If you go

What: Boulder City Council meeting

When: 6 p.m. Tuesday

Where: Boulder Municipal Building, 1777 Broadway

Medical marijuana complaints, by the numbers

89 -- Number of complaints about Boulder medical marijuana businesses in 2010

5 -- Number of complaints closed and resolved

25 -- Number of complaints closed with no violation found

59 -- Number of complaints under investigation

Officials in Boulder believe there could be dozens of businesses that grow or sell medical marijuana illegally in the city, and they are now taking steps to locate and shutter them.

But the biggest stumbling block is that no one is sure just how widespread the problem is.

Tuesday night, the Boulder City Council will hear a progress report on efforts to enforce a set of new laws the leaders approved last May to regulate the blossoming medical marijuana industry.

According to a memo sent to the council in advance of the meeting, city staffers estimate there could be about 85 dispensaries and growing operations that are operating illegally. The number, which city spokeswoman Sarah Huntley said is a "rough estimate," is based on the number of marijuana-based businesses that pulled sales-tax licenses but never submitted paperwork for a medical marijuana business license.

The city required all dispensaries and growing operations to apply for a newly created business license by Nov. 1. The city received 117 applications by the deadline, leaving an estimated 85 businesses that had sales-tax licenses to sell the plant but never applied for a business license.

"We don't know whether all those locations opened up shop," she said. "The number may actually be less than that. There could also be other illegal businesses we might not be aware of at all."

Now, the city is trying to figure out how many of those companies never opened up, which ones have closed and whether any of them are still doing business.

Toward that end, the city's Environmental and Zoning Enforcement Office has mailed 62 "cease and desist" orders to the last known addresses of suspect shops, Huntley said.

The city also recently mailed notices to four businesses ordering them to immediately close because they are located in residential areas. Officials have since confirmed three of the locations are closed or never opened, and they haven't heard back from one.

Huntley said the city is still figuring out the best ways to enforce the new rules, an effort that began in early November.

"We are trying to assess at this point what kind of resources we need," she said. "This is still a very new area for us."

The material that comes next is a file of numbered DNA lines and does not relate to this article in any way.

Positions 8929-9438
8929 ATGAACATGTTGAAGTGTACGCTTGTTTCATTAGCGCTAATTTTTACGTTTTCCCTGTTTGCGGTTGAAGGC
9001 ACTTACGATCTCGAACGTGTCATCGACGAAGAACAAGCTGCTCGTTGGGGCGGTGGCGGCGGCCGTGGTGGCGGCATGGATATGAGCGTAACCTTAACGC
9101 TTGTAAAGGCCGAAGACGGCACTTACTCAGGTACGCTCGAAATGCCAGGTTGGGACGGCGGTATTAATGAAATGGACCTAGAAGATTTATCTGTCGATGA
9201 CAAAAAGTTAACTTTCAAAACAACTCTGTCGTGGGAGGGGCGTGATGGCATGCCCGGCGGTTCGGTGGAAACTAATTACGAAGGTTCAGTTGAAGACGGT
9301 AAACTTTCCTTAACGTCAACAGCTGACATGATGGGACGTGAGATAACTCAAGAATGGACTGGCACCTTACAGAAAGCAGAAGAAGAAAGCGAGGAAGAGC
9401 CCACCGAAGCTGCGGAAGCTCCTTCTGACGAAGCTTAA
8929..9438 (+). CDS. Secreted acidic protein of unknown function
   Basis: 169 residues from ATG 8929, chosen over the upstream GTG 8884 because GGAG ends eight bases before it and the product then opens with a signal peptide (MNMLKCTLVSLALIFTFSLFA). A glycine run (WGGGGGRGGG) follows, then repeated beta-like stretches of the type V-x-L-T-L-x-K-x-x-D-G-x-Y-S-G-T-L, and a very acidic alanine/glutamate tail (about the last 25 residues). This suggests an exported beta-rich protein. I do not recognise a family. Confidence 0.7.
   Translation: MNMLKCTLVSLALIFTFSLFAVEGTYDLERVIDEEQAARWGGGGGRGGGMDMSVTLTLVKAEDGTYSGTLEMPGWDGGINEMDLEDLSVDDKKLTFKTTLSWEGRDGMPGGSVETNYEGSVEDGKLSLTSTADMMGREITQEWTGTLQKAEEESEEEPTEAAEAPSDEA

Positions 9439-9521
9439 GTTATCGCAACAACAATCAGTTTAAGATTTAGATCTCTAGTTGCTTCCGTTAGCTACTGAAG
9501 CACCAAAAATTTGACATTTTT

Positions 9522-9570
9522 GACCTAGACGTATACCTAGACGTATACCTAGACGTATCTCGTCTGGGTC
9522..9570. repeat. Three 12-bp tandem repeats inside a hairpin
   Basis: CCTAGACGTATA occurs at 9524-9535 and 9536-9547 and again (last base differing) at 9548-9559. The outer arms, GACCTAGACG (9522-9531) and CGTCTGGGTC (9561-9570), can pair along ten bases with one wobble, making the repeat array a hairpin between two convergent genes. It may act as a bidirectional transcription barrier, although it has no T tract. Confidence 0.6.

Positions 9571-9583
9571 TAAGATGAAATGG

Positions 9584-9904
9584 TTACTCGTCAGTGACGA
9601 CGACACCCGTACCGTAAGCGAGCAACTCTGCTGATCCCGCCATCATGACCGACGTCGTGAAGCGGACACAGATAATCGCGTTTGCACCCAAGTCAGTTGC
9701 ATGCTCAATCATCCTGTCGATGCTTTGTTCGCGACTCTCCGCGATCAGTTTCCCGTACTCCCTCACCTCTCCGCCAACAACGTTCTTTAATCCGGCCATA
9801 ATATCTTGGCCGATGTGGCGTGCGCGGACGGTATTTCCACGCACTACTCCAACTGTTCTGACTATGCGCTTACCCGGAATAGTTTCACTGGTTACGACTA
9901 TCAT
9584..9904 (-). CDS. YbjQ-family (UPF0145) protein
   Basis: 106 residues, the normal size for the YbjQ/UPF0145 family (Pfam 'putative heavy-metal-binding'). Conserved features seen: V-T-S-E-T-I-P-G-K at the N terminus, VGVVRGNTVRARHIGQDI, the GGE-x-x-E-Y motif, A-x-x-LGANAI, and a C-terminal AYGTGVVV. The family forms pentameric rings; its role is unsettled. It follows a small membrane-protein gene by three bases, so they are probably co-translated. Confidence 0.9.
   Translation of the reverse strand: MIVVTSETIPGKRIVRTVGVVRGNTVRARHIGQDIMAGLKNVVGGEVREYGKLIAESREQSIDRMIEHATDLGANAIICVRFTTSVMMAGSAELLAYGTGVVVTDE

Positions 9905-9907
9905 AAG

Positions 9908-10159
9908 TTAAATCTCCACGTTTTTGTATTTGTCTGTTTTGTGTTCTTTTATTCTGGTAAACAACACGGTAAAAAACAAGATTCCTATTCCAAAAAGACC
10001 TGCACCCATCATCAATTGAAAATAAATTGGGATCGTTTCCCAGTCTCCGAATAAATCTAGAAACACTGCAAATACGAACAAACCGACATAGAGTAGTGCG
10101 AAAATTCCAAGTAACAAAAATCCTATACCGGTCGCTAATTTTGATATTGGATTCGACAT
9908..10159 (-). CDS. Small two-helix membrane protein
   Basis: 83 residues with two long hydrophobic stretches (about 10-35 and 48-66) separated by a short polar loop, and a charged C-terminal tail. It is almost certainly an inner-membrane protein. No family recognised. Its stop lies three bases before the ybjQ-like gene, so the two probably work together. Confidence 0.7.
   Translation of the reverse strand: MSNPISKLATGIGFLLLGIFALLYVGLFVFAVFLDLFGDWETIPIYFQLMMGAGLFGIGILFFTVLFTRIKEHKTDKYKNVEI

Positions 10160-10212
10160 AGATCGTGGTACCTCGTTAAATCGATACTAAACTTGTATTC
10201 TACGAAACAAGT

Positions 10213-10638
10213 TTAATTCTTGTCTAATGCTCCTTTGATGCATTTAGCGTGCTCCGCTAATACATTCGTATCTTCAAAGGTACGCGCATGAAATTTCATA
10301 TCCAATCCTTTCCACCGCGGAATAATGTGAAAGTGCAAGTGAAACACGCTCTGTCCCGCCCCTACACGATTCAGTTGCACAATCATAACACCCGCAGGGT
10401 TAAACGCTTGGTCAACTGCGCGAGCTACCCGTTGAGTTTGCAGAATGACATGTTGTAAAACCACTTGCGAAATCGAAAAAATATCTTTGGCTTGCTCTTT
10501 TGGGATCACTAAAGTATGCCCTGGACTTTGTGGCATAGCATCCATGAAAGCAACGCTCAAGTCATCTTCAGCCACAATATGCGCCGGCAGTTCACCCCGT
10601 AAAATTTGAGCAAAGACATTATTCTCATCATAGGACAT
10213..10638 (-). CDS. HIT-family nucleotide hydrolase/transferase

Sean Fey, one of the owners of The Green Room, a dispensary at 1738 Pearl St., said he and others in the industry suspect there are some companies operating illegally.

"We're assuming there are people that aren't following all the regulations," he said. "If they're operating outside of the rules, then they're taking away business from the people who are legitimately trying to comply with all of the regulations."

The best way for legitimate businesses to compete with the illegal ones, he said, is to do everything by the book.

"It's our hope that we're doing everything we can to do our part," he said, including obtaining a sales-tax license early on and applying for state and local business licenses. "We're here to try and help legitimize the business."

When the council takes up the issue Tuesday night, it will also consider making some changes to the city's medical marijuana ordinance. Most of the proposed tweaks are technical in nature or bring the city's rules in line with the more restrictive state laws that govern medical marijuana commerce.

But one of the most substantive changes would prohibit medical marijuana businesses from opening shop in a building if it contains a residential unit -- regardless of whether the building is zoned to allow for medical marijuana businesses.

That proposal would affect people like Brad Melshenker, who owns The Greenest Green dispensary at 2034 Pearl St. in Boulder.

Melshenker's company is in a building that also has two condos. He and others in that situation would likely be grandfathered in under the old rules if the council approves the change.

But Melshenker said he recognizes the conflict, and he has already agreed to leave the building if a potential buyer of one of the condos put it in writing that he or she wouldn't purchase it unless the dispensary moves. So far, Melshenker said, no potential buyers have complained.

The council also will be asked to decide whether to exempt two dispensaries from zoning rules that would otherwise force them to shut down.

New Options Wellness, 2885 East Aurora Ave., and the Flower of Life Healing Arts Center, 3970 Broadway, both sit in areas that are zoned for residential use. Residential zones are strictly off limits to dispensaries, but the council could make an exception because the two shops in question are in planned urban development zones and aren't near any residential units.

The council seemed warm to the idea a few weeks ago, when the owners of the dispensaries asked for reprieve from the zoning conflict.

Contact Camera staff writer Heath Urie at 303-473-1328, or urieh@dailycamera.com.